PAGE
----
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Late afternoon's unloosed light
runs both on clouds and Cascade Range.
Which is which is hard to decipher,
orange-washed peaks brush orange-slashed
vapor, symbol of what abides
blends with emblem of what will vanish.
I feel here but have no sense of I.
-- Clifford Paul Fetters

The Wetland at Cannon Beach
The hollow, dark smell of stagnant water
breeding generation among roots of rushes:
I breathe it in deep thinking as I pass,
when will they drain the marsh and pave it over?
Winter cattails, redwings,
myriad lives that hover in rank water,
sunlight low across the silver grasses,
step of the great dun antlered elk,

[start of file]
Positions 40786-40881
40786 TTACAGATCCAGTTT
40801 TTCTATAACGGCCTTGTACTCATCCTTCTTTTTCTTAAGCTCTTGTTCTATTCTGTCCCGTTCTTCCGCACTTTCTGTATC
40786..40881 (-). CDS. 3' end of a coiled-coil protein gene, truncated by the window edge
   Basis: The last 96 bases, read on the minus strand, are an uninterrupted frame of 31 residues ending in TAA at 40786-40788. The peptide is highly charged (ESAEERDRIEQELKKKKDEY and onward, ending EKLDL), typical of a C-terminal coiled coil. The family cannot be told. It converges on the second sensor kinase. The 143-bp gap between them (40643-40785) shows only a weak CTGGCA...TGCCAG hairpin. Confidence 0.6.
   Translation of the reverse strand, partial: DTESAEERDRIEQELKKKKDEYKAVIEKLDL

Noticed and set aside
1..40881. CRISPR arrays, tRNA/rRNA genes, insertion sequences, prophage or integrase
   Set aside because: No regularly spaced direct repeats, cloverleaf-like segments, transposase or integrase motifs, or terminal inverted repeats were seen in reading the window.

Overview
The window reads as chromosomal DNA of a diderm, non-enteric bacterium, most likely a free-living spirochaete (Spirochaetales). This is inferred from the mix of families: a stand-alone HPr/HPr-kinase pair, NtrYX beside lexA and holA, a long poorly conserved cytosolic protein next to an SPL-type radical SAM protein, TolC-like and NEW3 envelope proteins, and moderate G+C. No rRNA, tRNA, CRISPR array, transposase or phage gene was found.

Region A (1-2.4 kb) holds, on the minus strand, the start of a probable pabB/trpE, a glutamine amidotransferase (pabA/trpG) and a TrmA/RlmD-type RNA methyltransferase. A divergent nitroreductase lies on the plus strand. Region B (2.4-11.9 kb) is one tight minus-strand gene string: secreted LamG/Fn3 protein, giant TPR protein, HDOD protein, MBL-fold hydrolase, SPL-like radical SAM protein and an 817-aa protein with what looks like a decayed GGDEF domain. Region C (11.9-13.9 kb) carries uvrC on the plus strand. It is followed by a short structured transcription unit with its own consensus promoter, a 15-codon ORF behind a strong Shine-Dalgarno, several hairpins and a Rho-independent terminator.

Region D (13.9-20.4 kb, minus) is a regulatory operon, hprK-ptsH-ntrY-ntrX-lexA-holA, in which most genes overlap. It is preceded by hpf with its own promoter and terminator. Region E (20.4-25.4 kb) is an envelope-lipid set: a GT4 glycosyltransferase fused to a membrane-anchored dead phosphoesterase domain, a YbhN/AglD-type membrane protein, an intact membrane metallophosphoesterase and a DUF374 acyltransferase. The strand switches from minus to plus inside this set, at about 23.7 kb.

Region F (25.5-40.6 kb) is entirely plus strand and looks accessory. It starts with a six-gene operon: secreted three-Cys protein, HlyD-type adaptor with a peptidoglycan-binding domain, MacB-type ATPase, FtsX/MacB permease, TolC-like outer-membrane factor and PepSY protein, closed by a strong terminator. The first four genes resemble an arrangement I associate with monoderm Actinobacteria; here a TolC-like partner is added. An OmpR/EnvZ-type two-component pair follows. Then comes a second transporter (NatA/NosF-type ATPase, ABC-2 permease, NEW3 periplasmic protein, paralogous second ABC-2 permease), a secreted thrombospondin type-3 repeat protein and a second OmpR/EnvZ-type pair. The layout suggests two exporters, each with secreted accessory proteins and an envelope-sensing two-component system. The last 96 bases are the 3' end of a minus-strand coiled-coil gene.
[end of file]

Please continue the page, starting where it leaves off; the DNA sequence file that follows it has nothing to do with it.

never here, never again, never.

Once the world outlived me
and I was brief among enduring things.
Now it's quicker than I am, leaving
my hands like empty cattail stalks,
my mind like dark marsh water.
-- Ursula K. Le Guin

Look Again
What you have never noticed about the toad, probably,
is that his tongue is attached not to the back of his mouth but
the front-how far it extends
when the fly hesitates on a near-enough leaf! Or that

his front feet, which are sometimes padded, hold three nimble
digits -- had anyone
a piano small enough I think the toad could learn
to play something, a little Mozart maybe, inside
the cool cellar of the sandy hill -- and if

the eyes bulge they have gold rims,
and if the smile is wide it never fails,
and the warts, the delicate uplifts of dust-colored skin, are
neither random nor suggestive of dolor, but rather are
little streams of jewelry, in patterns of espousal and pleasure,
running up and down their crooked backs, sweet and alive in the sun.
-- Mary Oliver

OnEarth. Fall 2004
Copyright 2004 by the Natural Resources Defense Council